“Growing your professional network doesn’t just mean quantity—quality can be just as important (if not more),” says Forbes. “Instead of focusing only on doubling your number of contacts, also consider how you can deepen the connections you already have. Don’t wait until you need something to reach out to an important connection you’ve recently made. Instead, intentionally reach out to a colleague or new connection when you don’t need anything.”
By proactively reaching out to grow your network, you’ll be in a prime position once you begin your branding and marketing efforts. People will be more receptive, and you’ll be able to connect with those who share your vision.
Adding the Structure to Your Plan
With funding and your team in place, you’re ready to get your organization officially organized. This process starts with incorporating your nonprofit. The exact regulations will depend on what state you’re based in, so reach out to your state’s association of nonprofits to get the details.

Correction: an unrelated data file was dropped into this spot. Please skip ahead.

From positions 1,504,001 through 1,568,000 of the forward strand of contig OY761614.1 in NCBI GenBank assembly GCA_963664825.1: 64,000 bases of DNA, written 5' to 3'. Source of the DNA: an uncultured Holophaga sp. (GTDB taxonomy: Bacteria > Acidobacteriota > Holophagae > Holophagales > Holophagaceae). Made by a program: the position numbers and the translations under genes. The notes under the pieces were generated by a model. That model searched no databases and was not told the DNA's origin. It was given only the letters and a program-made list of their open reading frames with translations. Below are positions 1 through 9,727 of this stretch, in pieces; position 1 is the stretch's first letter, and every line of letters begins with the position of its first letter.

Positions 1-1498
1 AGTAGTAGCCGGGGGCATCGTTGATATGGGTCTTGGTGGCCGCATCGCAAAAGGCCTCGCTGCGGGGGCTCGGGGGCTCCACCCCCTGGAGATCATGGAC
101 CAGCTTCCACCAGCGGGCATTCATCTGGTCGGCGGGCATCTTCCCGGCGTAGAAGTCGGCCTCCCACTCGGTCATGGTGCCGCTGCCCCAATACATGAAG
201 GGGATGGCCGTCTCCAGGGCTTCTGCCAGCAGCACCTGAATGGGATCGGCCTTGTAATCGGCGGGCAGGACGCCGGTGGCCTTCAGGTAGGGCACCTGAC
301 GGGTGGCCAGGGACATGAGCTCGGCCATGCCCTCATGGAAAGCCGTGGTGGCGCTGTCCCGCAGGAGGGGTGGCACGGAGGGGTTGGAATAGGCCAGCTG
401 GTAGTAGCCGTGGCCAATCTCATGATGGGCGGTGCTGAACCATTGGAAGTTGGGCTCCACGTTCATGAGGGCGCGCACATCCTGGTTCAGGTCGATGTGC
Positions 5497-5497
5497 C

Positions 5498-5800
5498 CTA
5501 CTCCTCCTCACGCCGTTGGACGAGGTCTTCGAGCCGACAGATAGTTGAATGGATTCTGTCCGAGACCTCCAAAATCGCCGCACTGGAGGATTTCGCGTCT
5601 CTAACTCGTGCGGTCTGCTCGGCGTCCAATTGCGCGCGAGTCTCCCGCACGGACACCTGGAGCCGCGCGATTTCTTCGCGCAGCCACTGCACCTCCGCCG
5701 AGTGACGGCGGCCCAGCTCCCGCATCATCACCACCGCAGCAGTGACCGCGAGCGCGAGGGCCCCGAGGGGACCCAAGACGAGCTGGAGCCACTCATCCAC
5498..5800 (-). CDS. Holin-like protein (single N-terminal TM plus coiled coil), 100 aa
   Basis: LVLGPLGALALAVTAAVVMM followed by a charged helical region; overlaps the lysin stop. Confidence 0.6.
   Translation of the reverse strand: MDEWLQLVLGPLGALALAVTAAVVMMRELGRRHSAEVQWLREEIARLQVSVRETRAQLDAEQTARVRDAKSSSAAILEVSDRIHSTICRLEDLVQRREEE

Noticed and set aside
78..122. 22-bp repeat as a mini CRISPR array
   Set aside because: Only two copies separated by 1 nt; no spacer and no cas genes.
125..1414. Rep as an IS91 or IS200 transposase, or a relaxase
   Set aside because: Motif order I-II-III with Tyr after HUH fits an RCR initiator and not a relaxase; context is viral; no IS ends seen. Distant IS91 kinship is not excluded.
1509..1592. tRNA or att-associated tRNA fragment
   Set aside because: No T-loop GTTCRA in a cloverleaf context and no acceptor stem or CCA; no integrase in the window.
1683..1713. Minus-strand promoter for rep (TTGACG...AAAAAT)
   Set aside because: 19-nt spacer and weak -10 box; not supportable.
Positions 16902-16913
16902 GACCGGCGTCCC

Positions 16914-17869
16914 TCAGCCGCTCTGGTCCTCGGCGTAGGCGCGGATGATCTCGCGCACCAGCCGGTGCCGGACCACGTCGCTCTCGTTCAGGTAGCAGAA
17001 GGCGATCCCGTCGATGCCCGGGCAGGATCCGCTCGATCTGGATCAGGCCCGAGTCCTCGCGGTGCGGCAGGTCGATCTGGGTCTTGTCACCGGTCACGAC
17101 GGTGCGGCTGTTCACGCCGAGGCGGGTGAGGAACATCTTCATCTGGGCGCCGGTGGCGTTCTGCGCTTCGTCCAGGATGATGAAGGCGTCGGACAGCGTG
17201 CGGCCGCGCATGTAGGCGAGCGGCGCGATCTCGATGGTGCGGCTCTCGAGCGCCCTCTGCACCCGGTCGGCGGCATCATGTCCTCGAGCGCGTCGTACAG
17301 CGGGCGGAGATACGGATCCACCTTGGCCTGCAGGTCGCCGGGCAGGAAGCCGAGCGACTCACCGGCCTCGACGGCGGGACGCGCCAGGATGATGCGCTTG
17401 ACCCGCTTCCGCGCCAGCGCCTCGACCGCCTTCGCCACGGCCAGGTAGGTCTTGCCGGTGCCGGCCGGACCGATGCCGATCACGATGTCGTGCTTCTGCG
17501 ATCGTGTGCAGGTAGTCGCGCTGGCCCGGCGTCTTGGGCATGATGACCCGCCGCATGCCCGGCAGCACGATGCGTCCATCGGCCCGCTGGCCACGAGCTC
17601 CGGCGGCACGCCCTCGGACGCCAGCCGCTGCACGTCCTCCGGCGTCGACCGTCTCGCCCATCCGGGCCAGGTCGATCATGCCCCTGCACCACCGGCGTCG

Here are some of the steps you will likely be required to complete in the incorporation process. Remember, this is only a general outline and the specifics vary based on your location.
- Select your organization’s name
- Assemble a board of directors
- Structure your organization as either a trust, association, or corporation
- File all necessary paperwork
- Apply for your tax-exempt status
- Finish by applying for any licenses or permits needed
There are ample resources available to help you navigate the incorporation and tax-exempt filing. Start with these helpful tutorials from the IRS. You should also want to read Publication 557, which covers all the details you’ll need to know before filing with the IRS.